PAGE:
Aston Martin DBX707 Review: Is this the SUV for 007?

Aston Martin DBX707 Review: Is this the SUV for 007?

James Wong
James Wong
30 Jan 2023
AM did a surprising amount of modifications to the DBX707’s centre console...
What we like:
pros
Still feels like a special thing to own and drive
pros
Supple ride despite all of the performance
pros
It's really quick
What we dislike:
cons
Interior detailing and technology require work
cons
The DBX feels more in its element

It seems quite natural that the SUV world is all too eager to compete in the Top Trumps leagues. After all, the very idea of a performance SUV seems already at the fringe of what most people think is a rational car. So why not go a step further to give what these irrational buyers really want? Having the Most Horsepower in the World in a super-luxury SUV is probably what an oil tycoon in the Middle East has been dreaming for all along, while vaping in the office of his Dubai skyscraper.

Well, now Aston Martin (AM) has something for him in the form of the DBX707. 707 denotes 707 PS, which officially makes the car the most powerful in its segment (see, AM is careful to make this claim among luxury SUVs only - there are more powerful so-called non-luxury SUVs). It’s a huge increase of 157 PS and 200 Nm over the standard DBX, and AM achieved this by installing new ball bearing turbochargers and a bespoke engine calibration.

To handle all that extra power, the DBX707 also has a new 9-speed ‘wet clutch’ automatic transmission with a shorter final drive ratio (3.27 versus 3.07 in the DBX) that allows faster gear changes as well as better launches to attain the 0-100 km/h time of 3.3 seconds. There’s now Race Start in GT Sport and Sport+ modes for those traffic light sprints.

There’s no denying that the car is, excuse my words, bloody fast. Something so massive must look rather scary barrelling down the road at such a pace. Terrorising passengers with its shocking turn of speed is the DBX707’s natural ability.

Yet it maintains its poise despite all of that crazy output. Like the DBX, this more extreme version has a natural talent for handling finesse and road manners, despite the large 23-inch rims optioned in the press car (22-inchers are standard). Much of it is down to the triple chamber air suspension (also found in the DBX) that endows the car with terrific ride, though it has been recalibrated to better manage heave, pitch and body roll. Whether at low speed over the endless humps of car parks, or crossing the island on the expressway, the DBX707 is always supple and cocooned from the world.

Its ability to take on twistier tarmac is also hugely impressive. Like the DBX, the DBX707 can send 100% of torque to the rear wheels and the e-diff has been fettled for sharper response. Though apart from the massive improvement in braking power (thanks to standard carbon ceramic brakes), it would be splitting hairs to say if it was discernibly better than the standard DBX, at least on the public roads of Singapore. The latter was already one of the best handling SUVs in its segment.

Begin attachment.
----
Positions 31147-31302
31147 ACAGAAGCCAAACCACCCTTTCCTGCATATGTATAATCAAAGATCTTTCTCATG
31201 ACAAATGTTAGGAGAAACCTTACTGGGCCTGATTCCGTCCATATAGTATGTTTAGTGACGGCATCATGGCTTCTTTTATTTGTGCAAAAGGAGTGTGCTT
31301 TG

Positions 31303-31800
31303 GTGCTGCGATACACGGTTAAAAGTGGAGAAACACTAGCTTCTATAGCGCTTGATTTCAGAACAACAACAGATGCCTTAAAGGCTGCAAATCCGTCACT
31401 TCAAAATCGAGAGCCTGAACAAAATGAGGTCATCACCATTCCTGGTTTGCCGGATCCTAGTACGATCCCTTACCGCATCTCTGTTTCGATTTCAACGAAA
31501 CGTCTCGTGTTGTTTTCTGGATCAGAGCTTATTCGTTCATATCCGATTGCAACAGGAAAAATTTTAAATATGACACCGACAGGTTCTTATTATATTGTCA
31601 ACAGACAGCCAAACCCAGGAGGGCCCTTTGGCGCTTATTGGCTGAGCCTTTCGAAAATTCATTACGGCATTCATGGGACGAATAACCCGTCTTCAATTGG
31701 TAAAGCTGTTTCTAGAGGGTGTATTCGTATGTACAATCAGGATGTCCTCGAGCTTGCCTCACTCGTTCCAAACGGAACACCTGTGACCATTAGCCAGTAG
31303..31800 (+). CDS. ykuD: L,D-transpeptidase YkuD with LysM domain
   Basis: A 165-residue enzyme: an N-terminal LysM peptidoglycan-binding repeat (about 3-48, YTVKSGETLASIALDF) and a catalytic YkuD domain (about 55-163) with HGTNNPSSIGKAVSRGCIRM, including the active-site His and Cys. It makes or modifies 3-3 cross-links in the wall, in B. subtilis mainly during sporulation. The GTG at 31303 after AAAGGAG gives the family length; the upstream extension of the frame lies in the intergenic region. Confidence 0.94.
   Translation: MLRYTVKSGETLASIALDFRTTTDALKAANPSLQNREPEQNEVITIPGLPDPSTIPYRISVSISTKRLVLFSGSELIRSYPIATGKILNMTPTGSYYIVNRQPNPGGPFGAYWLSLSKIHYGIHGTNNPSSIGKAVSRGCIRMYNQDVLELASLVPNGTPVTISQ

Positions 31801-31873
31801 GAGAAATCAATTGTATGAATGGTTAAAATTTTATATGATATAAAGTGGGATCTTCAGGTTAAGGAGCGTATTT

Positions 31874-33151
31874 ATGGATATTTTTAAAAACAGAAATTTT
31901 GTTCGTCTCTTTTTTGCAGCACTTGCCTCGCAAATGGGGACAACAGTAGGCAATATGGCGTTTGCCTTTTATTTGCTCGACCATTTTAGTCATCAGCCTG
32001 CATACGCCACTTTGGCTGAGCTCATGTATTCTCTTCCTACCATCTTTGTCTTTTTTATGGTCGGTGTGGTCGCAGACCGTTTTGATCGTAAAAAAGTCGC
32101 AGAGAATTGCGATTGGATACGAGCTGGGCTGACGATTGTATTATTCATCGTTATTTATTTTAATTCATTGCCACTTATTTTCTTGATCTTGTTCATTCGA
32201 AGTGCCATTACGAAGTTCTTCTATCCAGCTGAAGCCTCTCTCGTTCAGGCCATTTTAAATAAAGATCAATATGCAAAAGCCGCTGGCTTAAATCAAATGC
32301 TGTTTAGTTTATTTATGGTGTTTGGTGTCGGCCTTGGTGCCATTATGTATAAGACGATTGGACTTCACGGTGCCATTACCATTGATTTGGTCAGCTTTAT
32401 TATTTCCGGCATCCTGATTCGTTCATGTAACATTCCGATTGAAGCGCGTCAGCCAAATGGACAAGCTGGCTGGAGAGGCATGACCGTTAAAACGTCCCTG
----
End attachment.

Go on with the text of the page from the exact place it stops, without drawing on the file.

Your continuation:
The interior is mostly a sumptuous place to be, with the right smells and right textures. AM did a surprising amount of modifications to the DBX707’s centre console to ensure key dynamic modes and settings have direct buttons. It’s much easier now to toggle suspension modes, ESP, exhaust modes and permanent manual gear selection individually.

As with Aston Martin, you’d have to overlook a couple of details, like the dated graphics on the instrumental panel, or the horror you face when you try tapping the infotainment screen and very quickly realising it isn’t a touchscreen. But if you specify the car tastefully, as it has been done to the press car in my eyes, the end result is rather spectacular. If you wanted to go further, there’s Q by Aston Martin to make the car truly bespoke. That said, I did find the standard DBX’s interior to be more appealing somehow, with less fuss and drama.

There’s no denying that, for nearly a million bucks, the DBX707 has some flaws that some of its more obsessive German (or German owned) counterparts may never allow. At the same time, the car makes one feel special because it felt like a human made it instead of a machine. That craftsmanship aspect would never age, and is a compelling reason why one would pick an Aston Martin over something else. After all, Aston Martin is one of the last independent car manufacturers out there. So if you want an item of luxury that’s painstakingly built by passion instead of being approved at boardroom meetings, the DBX707 fulfils that beautifully. I’m just not sure if it does it any better than the DBX. Well, I guess it would make the oil tycoon very happy indeed nonetheless.

Photos by Horizon Drivers' Club

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